The Moment Israel Turned Right on the Road to Oblivion

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Former Likud MKs (from left) Reuven Rivlin, Dan Meridor and Benny Begin.Credit: David Bachar

The year 2014 has been one of the worst that the State of Israel has ever known. This is the year that the hatred, racism and aspirations for Jewish exclusivity crawled out of their holes. These values are being championed by familiar faces, who have public status and access to the media. We saw the slide and we watched, concerned, as the nationalist and religious slogans began to assume an increasingly central place in the public discourse. But in retrospect, we failed to realize at what point we should have started to comprehend the direction of things.

That moment occurred at the Likud convention on November 26, 2012, when the party’s Knesset election slate was set, and people like Michael Eitan, Dan Meridor and Benny Begin were dropped from its ticket. The removal of Eitan and Meridor was expected because of their diplomatic and civic positions, and their attitude toward the rule of law, but the booting of Begin should have set alarm bells ringing across the spectrum.

That the party had dared to dump Begin, the son of revered Likud leader Menachem Begin, was incredible. Benny Begin was a veteran purveyor of right-wing diplomatic positions, an ardent opponent of the Palestine Liberation Organization and Hamas, and a moral asset to the tainted movement. However, the audacious members booted him out and we saw it as a natural development at the time.

Begin was removed from the slate solely because he was loyal to parliamentary democracy and respected the legal system. Even Prime Minister Benjamin Netanyahu, who understood that he was facing a moral and substantive problem, hastened to declare, “We all grew up as faithful to the doctrine of Jabotinsky. I’ll maintain these values in the next government, and I will want you by my side.”

Of course, the fate of this statement was the same as that of all Netanyahu’s declarations. The three were removed to make way for the New Right, which spews hatred and separatism. Netanyahu, who promised to uphold the doctrine of Jabotinsky, traded it for the gospel according to Zeev Elkin. But our radar was not working. We did not realize something serious had happened, and that anyone who could remove Begin from the Knesset would stop at nothing.

The second sign of imminent danger, which was also underestimated, occurred right after the 2013 election. Yair Lapid, who had scored a huge personal victory [19 seats for his Yesh Atid party], rushed to prove his political naveté by hooking up with Naftali Bennett, the head of the settlers’ party, Habayit Hayehudi. The two “bros” looked quite relaxed with each other, like partners.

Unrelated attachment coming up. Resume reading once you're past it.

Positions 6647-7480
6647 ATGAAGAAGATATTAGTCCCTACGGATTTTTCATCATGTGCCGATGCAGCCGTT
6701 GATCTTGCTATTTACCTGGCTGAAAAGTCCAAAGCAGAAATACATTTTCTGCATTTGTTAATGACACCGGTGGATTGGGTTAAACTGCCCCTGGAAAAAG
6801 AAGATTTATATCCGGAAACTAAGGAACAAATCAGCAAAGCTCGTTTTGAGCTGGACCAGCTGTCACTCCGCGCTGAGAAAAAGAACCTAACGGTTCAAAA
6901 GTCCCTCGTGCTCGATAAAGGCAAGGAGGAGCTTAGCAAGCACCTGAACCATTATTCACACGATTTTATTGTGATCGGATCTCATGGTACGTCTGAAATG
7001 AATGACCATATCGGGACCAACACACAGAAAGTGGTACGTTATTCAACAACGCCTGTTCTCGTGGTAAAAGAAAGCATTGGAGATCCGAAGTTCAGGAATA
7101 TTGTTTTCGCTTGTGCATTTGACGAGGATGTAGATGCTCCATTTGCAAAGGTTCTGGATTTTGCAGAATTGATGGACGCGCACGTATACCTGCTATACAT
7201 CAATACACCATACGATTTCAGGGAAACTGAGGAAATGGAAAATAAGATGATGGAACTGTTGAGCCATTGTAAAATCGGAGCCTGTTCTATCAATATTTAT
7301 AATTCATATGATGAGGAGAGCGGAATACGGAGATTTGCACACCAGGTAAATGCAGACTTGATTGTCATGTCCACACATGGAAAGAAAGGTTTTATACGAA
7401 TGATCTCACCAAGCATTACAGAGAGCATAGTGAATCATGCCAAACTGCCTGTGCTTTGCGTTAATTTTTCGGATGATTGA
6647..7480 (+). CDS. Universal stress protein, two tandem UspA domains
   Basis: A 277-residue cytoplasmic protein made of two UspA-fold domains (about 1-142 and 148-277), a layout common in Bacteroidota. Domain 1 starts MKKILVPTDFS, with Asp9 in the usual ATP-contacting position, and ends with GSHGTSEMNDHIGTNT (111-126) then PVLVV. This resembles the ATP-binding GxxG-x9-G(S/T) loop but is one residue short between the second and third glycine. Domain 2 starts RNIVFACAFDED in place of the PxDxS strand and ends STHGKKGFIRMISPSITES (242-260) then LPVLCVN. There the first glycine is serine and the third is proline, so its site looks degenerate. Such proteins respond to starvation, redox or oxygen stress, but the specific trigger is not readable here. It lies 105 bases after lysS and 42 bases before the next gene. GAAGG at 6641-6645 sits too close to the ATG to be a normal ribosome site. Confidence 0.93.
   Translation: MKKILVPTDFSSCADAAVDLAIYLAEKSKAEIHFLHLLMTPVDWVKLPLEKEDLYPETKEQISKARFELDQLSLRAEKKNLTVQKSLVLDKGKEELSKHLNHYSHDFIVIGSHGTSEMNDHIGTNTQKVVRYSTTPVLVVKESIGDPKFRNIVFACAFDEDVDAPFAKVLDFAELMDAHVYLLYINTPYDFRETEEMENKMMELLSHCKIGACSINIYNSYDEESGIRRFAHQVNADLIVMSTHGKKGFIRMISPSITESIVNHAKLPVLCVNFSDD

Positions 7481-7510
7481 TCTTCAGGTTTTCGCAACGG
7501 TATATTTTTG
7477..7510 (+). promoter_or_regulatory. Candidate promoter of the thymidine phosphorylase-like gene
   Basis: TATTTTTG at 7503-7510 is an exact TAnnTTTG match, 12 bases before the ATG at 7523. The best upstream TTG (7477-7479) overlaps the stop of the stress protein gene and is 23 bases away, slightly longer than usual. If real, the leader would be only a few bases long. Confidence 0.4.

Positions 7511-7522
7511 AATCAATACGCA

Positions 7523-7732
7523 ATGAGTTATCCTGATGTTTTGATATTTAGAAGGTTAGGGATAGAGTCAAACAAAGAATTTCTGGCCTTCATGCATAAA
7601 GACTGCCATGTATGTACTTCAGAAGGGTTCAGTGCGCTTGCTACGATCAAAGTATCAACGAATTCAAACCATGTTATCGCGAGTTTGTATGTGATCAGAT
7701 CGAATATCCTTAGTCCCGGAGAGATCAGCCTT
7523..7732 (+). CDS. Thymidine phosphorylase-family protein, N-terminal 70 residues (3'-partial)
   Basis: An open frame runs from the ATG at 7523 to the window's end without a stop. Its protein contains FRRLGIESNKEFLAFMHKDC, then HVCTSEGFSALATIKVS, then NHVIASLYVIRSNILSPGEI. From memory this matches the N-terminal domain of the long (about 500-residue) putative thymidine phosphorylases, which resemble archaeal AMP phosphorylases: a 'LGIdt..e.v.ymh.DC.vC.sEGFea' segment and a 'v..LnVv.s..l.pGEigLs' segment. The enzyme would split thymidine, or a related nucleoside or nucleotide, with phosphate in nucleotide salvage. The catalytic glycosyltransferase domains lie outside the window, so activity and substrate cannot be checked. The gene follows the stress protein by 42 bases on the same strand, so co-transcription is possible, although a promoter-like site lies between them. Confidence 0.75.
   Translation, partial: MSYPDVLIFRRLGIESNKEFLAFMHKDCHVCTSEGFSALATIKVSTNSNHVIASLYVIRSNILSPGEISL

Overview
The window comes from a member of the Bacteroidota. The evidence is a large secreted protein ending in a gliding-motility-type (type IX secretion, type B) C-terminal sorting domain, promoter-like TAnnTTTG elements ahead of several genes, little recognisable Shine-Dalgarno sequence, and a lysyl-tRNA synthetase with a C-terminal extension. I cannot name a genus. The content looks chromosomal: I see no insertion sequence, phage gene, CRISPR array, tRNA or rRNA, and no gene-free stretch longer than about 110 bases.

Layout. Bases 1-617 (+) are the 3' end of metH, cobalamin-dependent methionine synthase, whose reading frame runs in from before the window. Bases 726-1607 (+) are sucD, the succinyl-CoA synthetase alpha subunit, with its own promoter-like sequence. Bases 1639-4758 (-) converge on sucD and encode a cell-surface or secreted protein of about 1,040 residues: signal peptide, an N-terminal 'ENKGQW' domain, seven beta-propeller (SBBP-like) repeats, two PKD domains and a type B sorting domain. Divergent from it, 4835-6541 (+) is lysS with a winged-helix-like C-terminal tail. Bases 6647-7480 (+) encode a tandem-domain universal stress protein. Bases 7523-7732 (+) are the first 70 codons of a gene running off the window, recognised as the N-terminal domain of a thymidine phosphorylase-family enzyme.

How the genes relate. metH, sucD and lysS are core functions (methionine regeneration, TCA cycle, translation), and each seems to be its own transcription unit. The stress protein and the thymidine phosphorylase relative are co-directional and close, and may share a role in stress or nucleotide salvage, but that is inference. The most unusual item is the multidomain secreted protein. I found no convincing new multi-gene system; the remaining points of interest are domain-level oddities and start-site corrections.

Lapid forced Netanyahu – to the latter’s chagrin – to include Bennett in his government. Lapid, and even his faction leader Ofer Shelah, chose Bennett and fought for him because they believed he’d help smooth their way toward combating the ultra-Orthodox. They ignored the fact that Bennett’s party included people like Uri Ariel, Moti Yogev and Orit Strock, who symbolized the battle against any peace initiative or negotiations.

Thus, Lapid contributed to the downhill slide of 2014. Bennett became legitimate, a leader of public opinion, and Netanyahu’s good friend. His rise in the polls spurred Netanyahu to veer even further right, contrary to the interests of the state.

These two events brought us to the nadir of 2014. Much has been written about the nation-state bill, but let me say this: It’s hard to understand how Netanyahu isn’t trembling at the prospect of changing Israel’s agreed-upon rules of the game, en route to establishing an apartheid state through a process that will strengthen the international consensus against him.

I actually saw a “persuasive” argument in favor of the bill in a well-known freebie paper (where else?) that stated, “If presidents and former presidents are casting doubt on the State of Israel as the nation-state of the Jewish people, that’s proof that this law is needed more than ever.” In other words, Shimon Peres and Reuven Rivlin are meant to take lessons from Elkin and Strock. Now, that’s convincing.

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